Our Worship

Our worship service has as its main focus, an exposition of the Bible. We believe that God speaks to us through the preaching of the Word and therefore this takes up a substantial amount of time in our worship service.

Services on the Lord’s Day take the following form:

  • Welcome
  • Singing of a Psalm
  • Opening Prayer
  • Children’s Address (Children come down to the front)
  • Singing of a Psalm (during this, Sunday school and crèche children go out)
  • Reading of the Bible
  • Intercessory Prayer
  • Singing of a Psalm
  • Expository Sermon from the Bible
  • Singing of a Psalm
  • Benedictory Blessing (2 Corinthians 13. 14)

For any visitors perhaps the most noticeable aspect of our worship is our praise. We sing metrical versions of the Book of Psalms. We do not employ any musical accompaniment to these items of praise instead we have a precentor, normally a man who stands up and begins the singing after which the congregation join in. To a modern eye this may seem a strange practice but is one that has its roots firmly in the history of the Scottish Church following the Reformation in Scotland. Although musical instruments were used in the Old Testament, there is no record of the New Testament church using them, the worship of the New Testament church being based upon the form of worship practised in the synagogue which used unaccompanied singing of psalms.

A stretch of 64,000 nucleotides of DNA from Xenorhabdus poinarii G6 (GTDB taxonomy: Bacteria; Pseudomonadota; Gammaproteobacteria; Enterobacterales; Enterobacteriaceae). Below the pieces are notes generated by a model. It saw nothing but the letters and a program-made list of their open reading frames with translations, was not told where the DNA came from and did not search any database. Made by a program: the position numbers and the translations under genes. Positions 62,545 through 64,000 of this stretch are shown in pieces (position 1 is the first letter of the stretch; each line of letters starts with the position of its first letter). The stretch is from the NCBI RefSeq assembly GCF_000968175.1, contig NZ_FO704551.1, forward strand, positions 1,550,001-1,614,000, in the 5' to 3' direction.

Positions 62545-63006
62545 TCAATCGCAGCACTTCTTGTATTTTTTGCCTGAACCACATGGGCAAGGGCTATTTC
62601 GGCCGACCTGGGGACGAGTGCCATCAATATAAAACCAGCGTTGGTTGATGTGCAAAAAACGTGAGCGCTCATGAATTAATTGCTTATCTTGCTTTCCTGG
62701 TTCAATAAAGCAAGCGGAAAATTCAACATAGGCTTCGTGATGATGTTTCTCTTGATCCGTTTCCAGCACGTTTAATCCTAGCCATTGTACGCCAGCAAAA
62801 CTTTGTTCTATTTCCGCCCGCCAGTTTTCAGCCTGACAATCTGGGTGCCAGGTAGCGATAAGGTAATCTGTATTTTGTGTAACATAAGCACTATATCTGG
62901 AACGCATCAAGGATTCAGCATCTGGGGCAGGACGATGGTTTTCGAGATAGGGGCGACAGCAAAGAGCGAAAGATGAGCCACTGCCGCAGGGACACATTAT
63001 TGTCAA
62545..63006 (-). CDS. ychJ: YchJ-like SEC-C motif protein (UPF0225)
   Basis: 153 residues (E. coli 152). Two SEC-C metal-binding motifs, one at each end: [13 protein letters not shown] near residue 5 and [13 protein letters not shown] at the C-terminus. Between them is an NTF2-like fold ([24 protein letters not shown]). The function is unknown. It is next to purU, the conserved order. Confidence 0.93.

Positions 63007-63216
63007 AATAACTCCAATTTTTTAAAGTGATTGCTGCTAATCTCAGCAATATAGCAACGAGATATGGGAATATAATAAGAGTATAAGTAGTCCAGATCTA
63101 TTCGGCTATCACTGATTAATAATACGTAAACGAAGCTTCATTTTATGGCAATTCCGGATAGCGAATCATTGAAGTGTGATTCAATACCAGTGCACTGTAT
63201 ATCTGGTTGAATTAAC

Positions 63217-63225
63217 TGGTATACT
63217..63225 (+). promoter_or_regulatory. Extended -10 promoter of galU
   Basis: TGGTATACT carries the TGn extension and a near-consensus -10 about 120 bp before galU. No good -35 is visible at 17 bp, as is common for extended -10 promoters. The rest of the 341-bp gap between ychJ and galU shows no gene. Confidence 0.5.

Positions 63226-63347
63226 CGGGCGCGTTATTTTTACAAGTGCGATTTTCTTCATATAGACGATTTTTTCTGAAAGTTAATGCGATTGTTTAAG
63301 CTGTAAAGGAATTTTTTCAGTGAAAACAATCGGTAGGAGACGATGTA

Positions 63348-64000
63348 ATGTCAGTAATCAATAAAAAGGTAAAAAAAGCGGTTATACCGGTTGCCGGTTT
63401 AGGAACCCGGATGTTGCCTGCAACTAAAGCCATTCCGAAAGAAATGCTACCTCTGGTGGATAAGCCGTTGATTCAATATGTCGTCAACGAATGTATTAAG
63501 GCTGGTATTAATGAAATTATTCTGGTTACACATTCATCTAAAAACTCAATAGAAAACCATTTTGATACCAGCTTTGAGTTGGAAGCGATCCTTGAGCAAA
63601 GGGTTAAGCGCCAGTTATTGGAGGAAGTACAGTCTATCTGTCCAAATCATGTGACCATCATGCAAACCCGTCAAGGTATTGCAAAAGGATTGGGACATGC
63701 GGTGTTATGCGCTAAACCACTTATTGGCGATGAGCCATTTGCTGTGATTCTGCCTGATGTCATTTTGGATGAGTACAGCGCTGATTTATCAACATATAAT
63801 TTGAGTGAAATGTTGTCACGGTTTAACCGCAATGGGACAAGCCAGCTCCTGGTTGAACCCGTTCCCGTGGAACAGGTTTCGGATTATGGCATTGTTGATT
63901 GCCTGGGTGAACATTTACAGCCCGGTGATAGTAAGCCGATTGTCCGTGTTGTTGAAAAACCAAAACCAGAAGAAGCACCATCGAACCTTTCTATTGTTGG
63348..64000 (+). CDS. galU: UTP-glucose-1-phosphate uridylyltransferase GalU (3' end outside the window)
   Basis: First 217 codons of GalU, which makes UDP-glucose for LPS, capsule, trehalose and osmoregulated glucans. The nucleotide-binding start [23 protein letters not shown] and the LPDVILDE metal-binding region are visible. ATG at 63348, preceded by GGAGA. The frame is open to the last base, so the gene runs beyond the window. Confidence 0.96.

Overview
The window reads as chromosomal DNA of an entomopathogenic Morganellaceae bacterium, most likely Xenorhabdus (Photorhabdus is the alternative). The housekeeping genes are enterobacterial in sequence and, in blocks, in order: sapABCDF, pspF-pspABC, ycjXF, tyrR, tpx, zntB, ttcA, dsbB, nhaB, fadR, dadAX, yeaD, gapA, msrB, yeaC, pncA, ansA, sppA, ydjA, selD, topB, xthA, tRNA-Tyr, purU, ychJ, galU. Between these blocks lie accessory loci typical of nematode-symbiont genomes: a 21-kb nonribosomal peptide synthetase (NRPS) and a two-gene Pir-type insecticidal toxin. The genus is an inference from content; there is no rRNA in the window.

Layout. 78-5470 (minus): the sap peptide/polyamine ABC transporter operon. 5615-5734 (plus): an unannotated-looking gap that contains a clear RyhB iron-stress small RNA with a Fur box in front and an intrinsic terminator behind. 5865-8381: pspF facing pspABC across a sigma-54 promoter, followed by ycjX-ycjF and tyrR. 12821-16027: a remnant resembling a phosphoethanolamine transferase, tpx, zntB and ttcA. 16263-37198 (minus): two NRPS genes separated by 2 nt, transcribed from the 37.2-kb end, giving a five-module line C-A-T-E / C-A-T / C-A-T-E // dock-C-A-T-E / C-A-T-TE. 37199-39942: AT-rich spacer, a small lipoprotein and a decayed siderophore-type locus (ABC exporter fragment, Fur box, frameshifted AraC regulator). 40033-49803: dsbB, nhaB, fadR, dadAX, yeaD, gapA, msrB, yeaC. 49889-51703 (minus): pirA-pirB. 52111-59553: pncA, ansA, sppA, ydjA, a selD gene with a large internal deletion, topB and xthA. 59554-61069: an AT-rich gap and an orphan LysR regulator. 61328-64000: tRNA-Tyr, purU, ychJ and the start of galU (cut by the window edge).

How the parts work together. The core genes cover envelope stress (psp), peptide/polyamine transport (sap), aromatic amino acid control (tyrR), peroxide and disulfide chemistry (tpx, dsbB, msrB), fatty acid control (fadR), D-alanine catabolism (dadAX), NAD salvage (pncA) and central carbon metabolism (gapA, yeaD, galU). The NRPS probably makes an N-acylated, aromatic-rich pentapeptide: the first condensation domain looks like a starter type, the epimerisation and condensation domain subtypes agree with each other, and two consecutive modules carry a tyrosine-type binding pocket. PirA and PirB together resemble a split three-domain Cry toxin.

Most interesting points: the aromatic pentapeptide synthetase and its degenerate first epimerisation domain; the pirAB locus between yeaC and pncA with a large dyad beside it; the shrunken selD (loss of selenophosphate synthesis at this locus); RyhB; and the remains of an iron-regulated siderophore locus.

Until recently we sung the 1650 version of the Scottish Metrical Psalms but now we also use a supplementary Psalter that has translated the Hebrew poetry from the Book of Psalms into a more modern and understandable form of praise. This new Psalter, called ‘Sing Psalms’ was produced with the greatest of care by the Free Church of Scotland Psalmody Committee over a considerable number of years. The final product meets their stated aim to translate from the original Hebrew passage of scripture into an idiom that modern English language readers are accustomed to.